By Amy Silverman
By Olivia LaVecchia
By Monica Alonzo and Stephen Lemons
By Chris Parker
By Michael Lacey
By Weston Phippen
During the 24 years he has headed the Mohave County Attorney's Office, sexual-assault cases out of Colorado City have typically ended in plea bargains, or with sentences of less than one year in jail -- no matter how grievous the crime.
Indeed, Ekstrom's office has never prosecuted anyone for having sexual relations with an underage girl who is the spiritual wife of a polygamist.
Last year, Ekstrom's office agreed to a plea bargain that resulted in a sentence of 13 days in jail for the son of Colorado City Mayor Dan Barlow. Dan Barlow Jr. had been charged with sexually molesting his five daughters repeatedly over the years.
If Ekstrom has his way, the multi-agency office won't be set up to pry into what is going on inside polygamous households. For action to be taken, victims would have to come forward.
"This is not for the purpose of catching anybody," he insists, "but for the purpose of providing resources to the community."
Little is likely to change in the Mohave County Attorney's Office when Ekstrom leaves. He announced his resignation effective in January, he says, to give his hand-picked successor, assistant county attorney Matthew Smith, time to prepare for the 2004 election. Smith was the prosecutor in the Junior Barlow case.
Though his office hasn't been aggressive in investigating underage marriages in the past, Mohave County Sheriff Tom Sheahan says he is now ready to go after men who sexually abuse females in spiritual marriages. Sheahan says he will assign six officers to the new Colorado City office to investigate victims' complaints.
"We will help [sexual-assault victims] and get them to safety," he promises.
Sheahan says he and his counterpart across the state line, Washington County Sheriff Kirk Smith, are discussing the possibility of sharing space in the new facility. Both sheriffs, he says, want to have their officers cross-deputized so they have legal authority in Utah and Arizona.
Sheahan says his office is prepared to assume law enforcement duties in Colorado City, if Arizona and Utah authorities take action that effectively shuts down the town police force. His office already has jurisdiction in unincorporated areas of Mohave County, including the Second Ward district of Centennial Park.
The Mohave County Board of Supervisors is expected to rubber-stamp the project once County Manager Ron Walker finishes an analysis of what size facility is needed. "I would like to get this done as quickly as possible," Walker says.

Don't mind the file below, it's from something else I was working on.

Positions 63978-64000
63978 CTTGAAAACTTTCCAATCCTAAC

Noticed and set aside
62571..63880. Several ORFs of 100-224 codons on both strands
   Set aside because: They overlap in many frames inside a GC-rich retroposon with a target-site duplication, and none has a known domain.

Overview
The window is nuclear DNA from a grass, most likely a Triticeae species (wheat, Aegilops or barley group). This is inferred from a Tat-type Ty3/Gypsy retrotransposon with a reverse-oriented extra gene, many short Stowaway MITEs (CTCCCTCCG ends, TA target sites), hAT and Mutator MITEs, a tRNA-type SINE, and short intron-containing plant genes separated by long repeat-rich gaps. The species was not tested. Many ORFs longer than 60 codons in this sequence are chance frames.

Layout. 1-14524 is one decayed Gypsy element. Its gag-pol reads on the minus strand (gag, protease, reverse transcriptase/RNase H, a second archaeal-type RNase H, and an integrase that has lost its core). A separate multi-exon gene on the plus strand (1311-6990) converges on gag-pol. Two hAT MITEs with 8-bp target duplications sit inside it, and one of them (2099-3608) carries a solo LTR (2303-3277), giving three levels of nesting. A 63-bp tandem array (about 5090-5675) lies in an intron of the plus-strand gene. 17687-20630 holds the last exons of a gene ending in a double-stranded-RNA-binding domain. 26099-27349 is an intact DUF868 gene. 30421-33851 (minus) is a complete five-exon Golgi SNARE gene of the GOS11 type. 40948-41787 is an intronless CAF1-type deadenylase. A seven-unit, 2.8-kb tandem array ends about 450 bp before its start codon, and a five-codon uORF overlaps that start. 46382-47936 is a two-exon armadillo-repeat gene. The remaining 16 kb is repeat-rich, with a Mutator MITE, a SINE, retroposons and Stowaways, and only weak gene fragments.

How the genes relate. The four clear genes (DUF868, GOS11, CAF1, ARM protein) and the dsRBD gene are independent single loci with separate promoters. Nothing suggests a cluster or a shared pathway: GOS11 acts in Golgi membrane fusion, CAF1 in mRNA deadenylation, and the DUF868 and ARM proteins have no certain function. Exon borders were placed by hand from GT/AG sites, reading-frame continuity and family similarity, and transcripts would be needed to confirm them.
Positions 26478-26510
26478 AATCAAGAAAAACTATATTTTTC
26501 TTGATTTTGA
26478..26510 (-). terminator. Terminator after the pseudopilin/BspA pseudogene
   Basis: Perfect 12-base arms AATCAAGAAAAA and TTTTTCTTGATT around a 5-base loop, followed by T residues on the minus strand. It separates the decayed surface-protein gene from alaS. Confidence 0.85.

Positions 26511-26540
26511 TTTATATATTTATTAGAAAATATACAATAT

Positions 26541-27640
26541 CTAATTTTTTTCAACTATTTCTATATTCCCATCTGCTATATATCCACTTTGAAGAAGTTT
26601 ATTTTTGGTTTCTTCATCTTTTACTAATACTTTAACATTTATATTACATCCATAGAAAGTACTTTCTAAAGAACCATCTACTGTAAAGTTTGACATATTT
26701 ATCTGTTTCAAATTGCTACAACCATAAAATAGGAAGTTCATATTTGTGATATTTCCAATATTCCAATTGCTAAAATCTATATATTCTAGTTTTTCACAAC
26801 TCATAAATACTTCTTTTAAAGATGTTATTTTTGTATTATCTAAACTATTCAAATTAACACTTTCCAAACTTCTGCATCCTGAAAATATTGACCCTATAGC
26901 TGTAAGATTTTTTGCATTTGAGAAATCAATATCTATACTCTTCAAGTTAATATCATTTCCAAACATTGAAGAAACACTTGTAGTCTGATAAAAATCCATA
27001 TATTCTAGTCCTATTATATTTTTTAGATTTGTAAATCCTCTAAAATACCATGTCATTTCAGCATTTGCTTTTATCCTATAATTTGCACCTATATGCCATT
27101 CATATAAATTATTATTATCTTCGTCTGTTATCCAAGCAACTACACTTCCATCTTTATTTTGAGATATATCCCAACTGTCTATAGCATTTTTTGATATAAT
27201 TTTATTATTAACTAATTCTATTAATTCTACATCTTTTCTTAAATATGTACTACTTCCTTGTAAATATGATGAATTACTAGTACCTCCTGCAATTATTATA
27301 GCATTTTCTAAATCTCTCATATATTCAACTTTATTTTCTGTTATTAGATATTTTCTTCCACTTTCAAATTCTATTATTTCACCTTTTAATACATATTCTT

The favored location for the office is on land in Colorado City owned by the Mohave County Community College. The location is also within walking distance for residents of Hildale and Centennial Park.
Mohave County Supervisor Buster Johnson says he supports putting the multi-agency facility in the community, but he stresses that it isn't enough.
Johnson recommends aggressively arresting everyone who is obviously engaged in sexual relations with underage girls.
"There's been lots of talk [about getting tough on statutory rapists], but not action," says Johnson, a former sheriff's deputy in Los Angeles County, California.
Women who have left Colorado City to escape polygamous marriages predict that the state office will be quietly welcomed among women in the community. If authorities are true to their word and remain independent of local polygamist leaders, victims will start to flock to the facility, they say.
"It's going to have to be there for a little while to build trust," says Penny Petersen, who left the community as a teenager 16 years ago and now lives in Phoenix. "The women are going to have to see the workers around town a little bit. That will build trust."
Polygs Get Mom's Kids
Such trust will surely have to be won, because a combination of factors make it extremely difficult for females to leave the closed society they were born into.
Consider what happened to Tammy Phelps, now 33, and her three children once the former polygamist wife got tangled up in the Utah court system.
Her story reveals that it's not only difficult for a woman to flee polygamy, it's nearly impossible for her to take her children with her.
Mothers who leave polygamy are generally portrayed by their husbands as wayward or mentally unstable, and even children can be indoctrinated to believe that their mothers are evil for daring to leave a situation endorsed by God and the church.
Coping with an outside world that is strange to them is problematic enough (most have seldom traveled outside the polygamist enclave, where many books are banned and watching TV and movies is discouraged), but leaving is made even more difficult because husbands often launch FLDS-financed custody battles to trap children in the polygamist culture.
Phelps, like many girls growing up in Colorado City, says she was forced into polygamy just after her 17th birthday. That's when her parents and then-Prophet Rulon Jeffs decided she would marry Orson William Black.
"My mom told me growing up that I had to do whatever the prophet said," Phelps recalls. "I had no choice."
Phelps wanted to run away when she got the news regarding Black, but her parents wouldn't let her out of the house. Eventually, she says, Black came over and, after a few minutes, grabbed her forcefully.